Now that the Recession is over, what should Small & Medium Businesses do next?
It has been a tough few years for small & medium businesses and those of us operating in the small and medium business space have undoubtedly felt the impact of the financial crisis. We have endured years of cost cutting and job losses in order to survive, but those of us that remain in business are in a reasonably strong position to start growing again as business and consumer confidence improves. Our biggest challenge now is our lack of investment during the bad years, which in many cases has been forced on us, due to weak earnings, economic uncertainty, and widespread lack of available financing.
We are now seeing moderate growth rates in the UK and the United States, driven by consumer demand and low inflation. In the United States, labor markets have improved, buoyed up by a stronger dollar and lower oil prices. US based small and medium businesses have created more jobs in the last 3 years than were shed during the financial crisis. This is mirrored in the UK, where new jobs have increased to pre-recession levels in 2014 and 2015. By and large, the UK’s small & medium businesses have recovered from the recession, with growth and start-up rates returning to pre-2008 levels, according to the Enterprise Research Centre (ERC).
Despite the positive economic indicators, not every business is benefiting equally and the availability of bank financing is still to return to pre-crisis levels. This impacts investment confidence and acts as a brake on small & medium business investment decisions. Business owners are also looking to new forms of financing such as crowd funding and online lending platforms as they react to tighter lending standards adopted by their banks.
So what is different? Well, the sense of doom and gloom of the last few years is less palpable. There is some evidence of pent up demand and in general, business owners are more upbeat about the availability of finance than they were a couple of years ago. Nevertheless, the markets are not the same as before and businesses that were order takers in pre-recession years must now move into selling mode.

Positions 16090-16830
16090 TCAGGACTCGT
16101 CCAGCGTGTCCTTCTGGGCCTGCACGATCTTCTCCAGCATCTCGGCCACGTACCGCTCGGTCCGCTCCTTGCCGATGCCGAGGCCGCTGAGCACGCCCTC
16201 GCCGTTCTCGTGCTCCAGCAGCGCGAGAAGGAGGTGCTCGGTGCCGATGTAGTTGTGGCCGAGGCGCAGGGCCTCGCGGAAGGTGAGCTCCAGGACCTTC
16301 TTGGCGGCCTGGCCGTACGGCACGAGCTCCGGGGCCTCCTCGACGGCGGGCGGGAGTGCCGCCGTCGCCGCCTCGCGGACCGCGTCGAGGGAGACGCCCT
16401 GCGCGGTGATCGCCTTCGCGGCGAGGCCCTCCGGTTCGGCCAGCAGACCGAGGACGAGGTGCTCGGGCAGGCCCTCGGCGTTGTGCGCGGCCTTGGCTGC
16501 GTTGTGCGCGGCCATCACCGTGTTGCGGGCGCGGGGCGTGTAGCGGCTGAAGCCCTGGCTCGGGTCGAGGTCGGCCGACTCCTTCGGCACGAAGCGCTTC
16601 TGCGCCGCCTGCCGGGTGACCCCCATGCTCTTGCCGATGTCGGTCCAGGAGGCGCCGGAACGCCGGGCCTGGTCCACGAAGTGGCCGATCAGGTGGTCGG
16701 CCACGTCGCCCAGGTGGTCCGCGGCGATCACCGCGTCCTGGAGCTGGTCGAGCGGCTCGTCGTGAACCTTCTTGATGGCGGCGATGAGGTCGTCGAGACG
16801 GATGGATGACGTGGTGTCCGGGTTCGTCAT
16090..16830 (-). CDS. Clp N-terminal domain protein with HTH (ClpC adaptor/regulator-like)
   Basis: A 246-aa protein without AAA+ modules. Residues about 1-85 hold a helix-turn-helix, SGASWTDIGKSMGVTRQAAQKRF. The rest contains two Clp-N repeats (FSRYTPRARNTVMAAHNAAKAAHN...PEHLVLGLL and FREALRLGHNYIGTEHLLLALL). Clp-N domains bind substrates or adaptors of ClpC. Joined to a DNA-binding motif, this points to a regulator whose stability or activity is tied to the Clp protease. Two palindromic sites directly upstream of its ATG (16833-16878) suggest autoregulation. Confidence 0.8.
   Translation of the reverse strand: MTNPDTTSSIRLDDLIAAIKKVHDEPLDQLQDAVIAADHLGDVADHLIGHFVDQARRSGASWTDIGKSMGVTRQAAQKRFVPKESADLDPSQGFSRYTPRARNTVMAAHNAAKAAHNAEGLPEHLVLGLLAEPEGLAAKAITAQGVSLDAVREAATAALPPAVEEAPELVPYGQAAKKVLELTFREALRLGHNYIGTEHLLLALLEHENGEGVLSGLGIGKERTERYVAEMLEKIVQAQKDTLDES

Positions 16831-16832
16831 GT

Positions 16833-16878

So what should small and medium business owners do differently?
• First of all, carry out an analysis of how your business is performing in the here and now. You need to know exactly where the business is strong and where it is weak. Consider using the 28-point business health-check list shown in the Mind Map below.
• Focus on creating tangible value for each customer and cautiously push the boat out with existing and new customers as liquidity allows you to do so.
• Be aware of the Pareto Principle wherein 80% of your profit will come from 20% of your customers. Dump unprofitable customers if you have not already done so.
• Talk to more than one bank about financing as well as considering some of the newer forms of raising capital.
• Seek strategic alliances with key suppliers and other participants in your niche to strengthen your product offering and your business brand.
• If you have not already laid-off the weakest employees during the bad times, now is the time to make a decision to bolster your team performance by only hiring “A players” and encouraging poor performers to go work for someone else.
• Consider getting some outside help or external expertise to lift your game – you can rarely do it all on your own and the best of us still have some weaknesses.
So how do I choose the best external help? This is a tough question as the answer may be different for each business owner. However, the following guidelines are a good place to start.
The first thing to consider is who do you know within your extended network that might be able to help? A recommendation from someone you know and trust is a great place to start. Secondly, people do business with people they like so make sure you both like and trust anyone you are considering asking for help. Thirdly, don’t get hung up on the cost, focus on the value. Any external consultant/advisor/coach worth hiring will deliver savings or increased income that will more than pay for the investment you make in them. Finally, check them out properly whether they come recommended by someone you know or if they are complete strangers to you. Although your gut will be right in the vast majority of cases, small and medium businesses cannot afford to make the mistake of hiring the wrong person.